TARPON SPRINGS — In a pocket formed at the end of a branch of the Anclote River, Kevin Meisman has seen the size of the boats coming by his family's business get smaller.
Over time, sand and debris have made the path to Quality T-Tops & Boats Accessories more shallow. It has become harder to service bigger boats that use a deeper draft, he said, and sometimes a high tide is the only way to get some through.
Although he doesn't place all the blame on the lack of dredging, which could clear silt in the river for more depth, he believes it has played a role in the shift in business.
"If more people are reduced to a certain type of boat they can use, then it means we're reduced to a certain type of work we can do," said Meisman, 37.
He has heard talk from the city for years that a dredging project was imminent, but money has been an obstacle.
Earlier this year, Gov. Rick Scott vetoed Tarpon Springs' request for about $920,000 in state funding toward dredging the river. Still, city officials plan to continue pushing for a project that many agree is long overdue.
According to an economic impact study the city submitted to the state and to Scott, the river supports nearly 150 businesses and about 2,500 jobs. Mayor Chris Alahouzos says it's the source of $252 million in marine commerce and tourism. He was surprised when he heard about the veto.
The state money would have covered the lease and development cost of the 3-acre spoil site off of L and R Industrial Boulevard near Wesley Avenue to dump the silt dredged from the river.
The city has $300,000 from Pinellas County's Penny for Pinellas funding to offset costs, but Alahouzos said that will be a last resort. He said the city will now apply for funding from the state through the Florida Job Growth Grant Fund in the Department of Economic Opportunity.
"I think the state should be honoring our request because it's so important to our economy," he said.
Without dredging, he said, the safety of those who work on the river could be jeopardized if they can dock only during high tide.
At a June meeting, city commissioners echoed sentiments about pushing state and federal officials for funding.
Vice Mayor David Banther said he believes it will take trips to Tallahassee to prove to them how important the project is to the city. He added that the public should continue to lobby as well.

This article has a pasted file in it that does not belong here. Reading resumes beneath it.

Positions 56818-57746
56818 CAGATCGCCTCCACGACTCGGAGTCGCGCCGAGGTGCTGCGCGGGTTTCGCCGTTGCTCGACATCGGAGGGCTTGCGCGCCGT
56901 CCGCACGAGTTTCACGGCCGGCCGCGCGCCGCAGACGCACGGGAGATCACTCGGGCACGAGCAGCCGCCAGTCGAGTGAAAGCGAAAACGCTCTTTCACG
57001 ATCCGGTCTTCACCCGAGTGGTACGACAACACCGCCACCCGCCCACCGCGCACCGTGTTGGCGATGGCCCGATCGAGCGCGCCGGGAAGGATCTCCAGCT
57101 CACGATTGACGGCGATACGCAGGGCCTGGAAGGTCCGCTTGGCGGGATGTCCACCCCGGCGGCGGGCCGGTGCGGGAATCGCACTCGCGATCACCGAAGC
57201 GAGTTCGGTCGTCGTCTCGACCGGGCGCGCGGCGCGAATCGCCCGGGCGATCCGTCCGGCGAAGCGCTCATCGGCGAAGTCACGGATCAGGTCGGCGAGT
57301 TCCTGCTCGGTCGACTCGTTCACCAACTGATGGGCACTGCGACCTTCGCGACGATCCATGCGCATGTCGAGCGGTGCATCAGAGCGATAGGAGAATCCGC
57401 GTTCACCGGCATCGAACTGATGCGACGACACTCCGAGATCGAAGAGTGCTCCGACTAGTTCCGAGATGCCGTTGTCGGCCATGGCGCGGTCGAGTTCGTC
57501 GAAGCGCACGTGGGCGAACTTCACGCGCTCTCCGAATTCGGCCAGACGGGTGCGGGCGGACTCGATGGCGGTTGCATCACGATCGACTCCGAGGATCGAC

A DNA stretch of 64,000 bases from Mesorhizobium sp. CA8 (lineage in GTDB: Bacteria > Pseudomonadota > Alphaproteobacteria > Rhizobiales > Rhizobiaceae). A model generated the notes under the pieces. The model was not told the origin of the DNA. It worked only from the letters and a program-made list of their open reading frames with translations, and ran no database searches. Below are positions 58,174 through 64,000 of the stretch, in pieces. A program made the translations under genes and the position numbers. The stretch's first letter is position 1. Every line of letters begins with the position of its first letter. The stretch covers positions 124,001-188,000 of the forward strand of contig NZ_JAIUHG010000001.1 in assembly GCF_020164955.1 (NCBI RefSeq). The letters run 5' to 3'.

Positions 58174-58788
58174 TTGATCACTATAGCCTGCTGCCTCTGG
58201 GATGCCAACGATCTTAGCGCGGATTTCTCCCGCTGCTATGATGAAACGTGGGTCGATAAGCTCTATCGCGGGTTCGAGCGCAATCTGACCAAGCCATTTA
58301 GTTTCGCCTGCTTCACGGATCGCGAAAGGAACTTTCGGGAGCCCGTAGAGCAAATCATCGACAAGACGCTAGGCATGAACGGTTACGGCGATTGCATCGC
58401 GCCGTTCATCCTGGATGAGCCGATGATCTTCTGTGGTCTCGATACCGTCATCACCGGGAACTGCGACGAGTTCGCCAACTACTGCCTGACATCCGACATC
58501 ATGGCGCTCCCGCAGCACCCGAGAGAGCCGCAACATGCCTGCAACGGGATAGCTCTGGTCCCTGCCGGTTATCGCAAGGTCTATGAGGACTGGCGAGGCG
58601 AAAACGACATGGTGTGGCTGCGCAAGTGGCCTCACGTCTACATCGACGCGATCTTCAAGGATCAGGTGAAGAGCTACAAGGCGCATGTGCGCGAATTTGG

"Your role is just as important as ours in this, and you have to keep in contact with all the representatives," he told the audience. "Because if we don't put the pressure on them, it's just not going to happen."
Alahouzos said state Sen. Jack Latvala, R-Clearwater, and Rep. Chris Sprowls, R-Palm Harbor, were supportive of the project by adding it to the budget. But he plans to also appeal to officials at the federal level to fund the U.S. Army Corps of Engineers to dredge the river. An estimated $4 million to $5 million in federal funding is still needed to cover the cost of the project.
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The last time the Army Corps dredged the river was in 1998, an effort which former City Manager Costa Vatikiotis said he helped push forward. But even that took a number of hands at the city, county, state and federal levels.
"Getting the money was as difficult as it is right now," the Tarpon Springs native said, recalling multiple meetings with the former mayor and state legislators to secure funding.
Vatikiotis said the passage of almost two decades since the last dredging shows how the river has become secondary to other issues such as beaches and upland matters. He said he has been critical of government, both at the local and state level, because he thinks officials, particularly Scott, haven't paid attention to the impact of the river.
"I don't think he's been well-briefed on the importance the river has on (job creation)," Vatikiotis said. "There needs to be a direct line of communication to make sure that point is made clear to him."
Recently, out on a wet slip on Doc of the Bay, 109 Oscar Hill Road, Rick Miller points out a path that boats have to take to avoid hitting the silt along the edges of the river.
Since 2003, he has catered to boat owners with services and storage areas. Today, those who dock at his shop have to take a specific path to navigate out into the river because of built up debris along the edges.
Had the state invested in dredging the river, the revenue would have been tenfold what they put in, Miller said. And if a tropical storm were to come through, he feels it could leave his business landlocked.
"It's only going to get worse," Miller said.